Western Venezuela Rocked by Rolling Blackouts

Low water levels at hydroelectric dams, “terrorist sabotage” and damaged infrastructure have been blamed for the power cuts.

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A Venezuelan student struggles to study during the blackouts. (El Nacional)
A Venezuelan student struggles to study during the blackouts. (El Nacional)
By Paul Dobson
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Mérida, May 11, 2020 (venezuelanalysis.com) – A power outage plunged most of Venezuela’s western states into darkness on Sunday.

As families enjoyed a relaxation of the COVID-19 lockdown for Mother’s Day, the blackout reportedly hit the states of Merida, Tachira, Zulia, Falcon, Lara, Barinas, Trujillo, Portuguesa and Carabobo, where it varied between five and 24 hours.

The incident was the latest in a wave of power cuts sweeping these states, and follows more extensive blackouts earlier this month, when up to 17 regions -- including the capital Caracas -- were left without electricity on May 2 and 5.

The deteriorating electrical situation, which has seen blackouts of up to 18 hours a day at times in some states, is causing increasing discontent in the affected population.

Last week, residents of La Grita and El Vigia in Tachira and Merida States, respectively, attempted to torch local mayor’s offices, while a youth died while protesting in Merida City last Monday.

Others have taken to social media to vent their anger, with one Twitter user explaining that “The electrical situation in Merida is awful. We are left with electricity for three hours, maximum five. We spend the remaining 12, 14 and up to 18 hours [a day] in two electricity-less blocks.

The National Electrical Corporation (CORPOELEC) has applied electrical rationing to most western regions for over two months, and the measure was also unveiled in northern Caracas on Saturday. While the schedules vary according to each region, they often include six hours on - six hours off, with vital electrical circuits exempt, such as the ones where hospitals are located.

However, Merida-based human rights organisation, Promedehum, has denounced that the announced schedule is not being met, and that unpredictable outages “not only leave people in the dark but also confused about which hours of the day or night they will have electricity.”

In a recent report, the organisation also claimed that blackouts in the Andean state increased 190 percent in April, with the worst-hit sectors spending 223 hours in the dark.

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Length of the power cuts in one middle-class sector of Merida State according to Promedehum, where the yellow lines represent time spend without power on any certain day in March, and the red lines in April. (@Promedehum / Twitter)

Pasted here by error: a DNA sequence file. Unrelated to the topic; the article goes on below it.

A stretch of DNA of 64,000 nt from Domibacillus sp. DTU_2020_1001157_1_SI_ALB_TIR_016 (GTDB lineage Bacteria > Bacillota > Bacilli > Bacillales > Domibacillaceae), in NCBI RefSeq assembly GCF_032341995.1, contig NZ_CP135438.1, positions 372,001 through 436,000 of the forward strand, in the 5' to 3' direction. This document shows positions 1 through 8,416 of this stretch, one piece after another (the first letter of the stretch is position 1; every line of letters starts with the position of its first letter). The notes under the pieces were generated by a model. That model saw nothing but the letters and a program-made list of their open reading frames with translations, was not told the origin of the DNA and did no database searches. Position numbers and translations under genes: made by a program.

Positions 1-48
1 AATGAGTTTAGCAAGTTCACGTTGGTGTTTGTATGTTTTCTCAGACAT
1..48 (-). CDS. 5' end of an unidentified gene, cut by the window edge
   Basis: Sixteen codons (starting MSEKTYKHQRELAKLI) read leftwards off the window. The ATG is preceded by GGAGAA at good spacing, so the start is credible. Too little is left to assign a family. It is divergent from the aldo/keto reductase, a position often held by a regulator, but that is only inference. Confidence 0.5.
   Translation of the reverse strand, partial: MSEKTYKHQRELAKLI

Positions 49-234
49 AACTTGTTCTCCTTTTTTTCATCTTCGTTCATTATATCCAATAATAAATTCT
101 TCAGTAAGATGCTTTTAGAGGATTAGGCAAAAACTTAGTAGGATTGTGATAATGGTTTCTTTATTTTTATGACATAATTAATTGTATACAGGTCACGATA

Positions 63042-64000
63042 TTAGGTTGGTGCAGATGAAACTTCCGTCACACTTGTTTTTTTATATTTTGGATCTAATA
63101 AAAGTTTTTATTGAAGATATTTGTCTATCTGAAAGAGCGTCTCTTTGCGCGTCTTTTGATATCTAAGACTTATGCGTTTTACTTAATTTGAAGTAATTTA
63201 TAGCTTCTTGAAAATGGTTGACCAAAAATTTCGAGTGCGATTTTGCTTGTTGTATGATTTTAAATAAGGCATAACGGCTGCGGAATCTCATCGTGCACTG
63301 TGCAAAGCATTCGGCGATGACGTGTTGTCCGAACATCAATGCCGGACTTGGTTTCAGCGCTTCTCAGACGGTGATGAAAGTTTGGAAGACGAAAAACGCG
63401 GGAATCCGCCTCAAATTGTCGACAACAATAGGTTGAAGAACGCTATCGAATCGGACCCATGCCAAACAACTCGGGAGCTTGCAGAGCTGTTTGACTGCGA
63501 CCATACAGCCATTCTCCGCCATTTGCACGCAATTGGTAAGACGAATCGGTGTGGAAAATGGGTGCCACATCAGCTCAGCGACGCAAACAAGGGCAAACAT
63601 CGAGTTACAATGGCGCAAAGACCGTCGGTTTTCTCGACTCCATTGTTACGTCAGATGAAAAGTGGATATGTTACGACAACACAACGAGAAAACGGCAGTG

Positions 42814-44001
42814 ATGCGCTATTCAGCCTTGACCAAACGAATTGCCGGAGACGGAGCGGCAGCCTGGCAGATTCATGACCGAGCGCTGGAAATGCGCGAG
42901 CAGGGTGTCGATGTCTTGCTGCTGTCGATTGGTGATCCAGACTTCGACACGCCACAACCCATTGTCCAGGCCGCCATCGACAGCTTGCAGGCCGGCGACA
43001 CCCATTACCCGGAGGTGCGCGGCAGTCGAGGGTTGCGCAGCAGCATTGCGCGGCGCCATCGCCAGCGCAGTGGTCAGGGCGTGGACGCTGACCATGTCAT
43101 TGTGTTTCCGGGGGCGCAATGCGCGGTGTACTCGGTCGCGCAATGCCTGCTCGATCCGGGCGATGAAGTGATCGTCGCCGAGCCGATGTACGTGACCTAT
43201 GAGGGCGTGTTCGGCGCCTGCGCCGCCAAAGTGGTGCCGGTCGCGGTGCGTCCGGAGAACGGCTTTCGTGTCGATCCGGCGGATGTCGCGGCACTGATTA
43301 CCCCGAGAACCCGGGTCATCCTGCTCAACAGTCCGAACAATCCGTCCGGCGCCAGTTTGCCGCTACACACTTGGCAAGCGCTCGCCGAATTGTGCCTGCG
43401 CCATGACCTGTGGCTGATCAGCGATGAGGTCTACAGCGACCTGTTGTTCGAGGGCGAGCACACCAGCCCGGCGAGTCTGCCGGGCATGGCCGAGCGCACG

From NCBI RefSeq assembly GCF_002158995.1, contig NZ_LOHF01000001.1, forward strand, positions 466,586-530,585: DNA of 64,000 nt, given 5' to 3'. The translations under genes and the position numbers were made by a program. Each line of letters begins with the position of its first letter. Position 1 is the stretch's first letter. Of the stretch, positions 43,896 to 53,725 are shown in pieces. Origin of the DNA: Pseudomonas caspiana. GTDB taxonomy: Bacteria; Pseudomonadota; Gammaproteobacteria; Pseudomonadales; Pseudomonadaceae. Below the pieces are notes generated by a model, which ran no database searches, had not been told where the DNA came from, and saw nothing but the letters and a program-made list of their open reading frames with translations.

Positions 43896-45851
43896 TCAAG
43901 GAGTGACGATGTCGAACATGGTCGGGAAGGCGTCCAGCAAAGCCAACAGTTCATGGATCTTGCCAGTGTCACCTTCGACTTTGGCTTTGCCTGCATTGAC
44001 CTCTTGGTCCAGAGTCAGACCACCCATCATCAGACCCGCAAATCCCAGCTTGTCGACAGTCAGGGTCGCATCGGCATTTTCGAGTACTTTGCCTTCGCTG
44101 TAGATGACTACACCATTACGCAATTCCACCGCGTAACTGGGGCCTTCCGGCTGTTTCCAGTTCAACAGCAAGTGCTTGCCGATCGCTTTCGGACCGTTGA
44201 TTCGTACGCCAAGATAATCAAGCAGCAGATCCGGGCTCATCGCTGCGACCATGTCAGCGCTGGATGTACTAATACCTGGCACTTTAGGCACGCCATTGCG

Length of the power cuts in one middle-class sector of Merida State according to Promedehum, where the yellow lines represent time spend without power on any certain day in March, and the red lines in April. (@Promedehum / Twitter)

To explain the worsened service, CORPOELEC officials have pointed to a range of factors, including low-level corruption and inefficiency, as well as overgrown vegetation.

Reported low water levels at the San Agatón and Fabricio Ojeda hydroelectric plants in Tachira and Merida States, which generate 150 megawatts (MW) and 217 MW, respectively, have also contributed.

According to CORPOELEC, much electrical infrastructure also continues to require maintenance following the March, April and July 2019 national blackouts.

Since April 10, broken turbines have reduced capacity at Merida’s Don Luis Zambrano thermoelectric plant from 180 MW to 127, while generation was halted entirely for the same reason at the TermoBarrancas plant in Barinas State (110 MW) on Thursday.

On Sunday, excess electrical charge also caused a fire at the San Diego power plant in Carabobo State, leaving 70 percent of the state in the dark.

Officials were able to report, however, that after over six months of delay, the TermoZulia plant (340 MW) in Zulia State was brought online on Sunday, offering hope to the residents of the one of the country’s worst-hit states, where temperatures often exceed 35 degrees centigrade.

In addition to CORPOELEC’s information, government officials have frequently claimed acts of “terrorist sabotage” against electrical infrastructure. Vice President Delcy Rodriguez hinted that the May 5 outage in a key transmission line was connected to a foiled paramilitary coup attempt.

As the country enters its ninth week of national COVID-19 lockdown, many residents have complained that blackouts damage home appliances and food reserves, affect other services such as Internet and phone access, as well as restrict what commerce is permitted.

Teachers have also pointed out that power outages make remote schooling programs unfeasible, and stay-at-home online work impossible. Internet monitoring firm Netblocks reported that over 60 percent of the country’s cable and mobile internet usage was affected by the May 5 blackout.

Speaking Sunday, President Maduro urged greater “discipline and cohesion” to the lockdown, as many urban areas see a gradual de facto return to normal life. Despite extending the lockdown, the government unveiled an online questionnaire concerning possible lockdown exit strategies.

At the time of writing, Venezuela has 422 identified COVID-19 cases, 205 recovered patients and 10 deaths. 26 additional cases were reported over the weekend, the majority of which were “imported” from Colombia and Brazil. An estimated 25,000 immigrants have returned to the country since the lockdown began.

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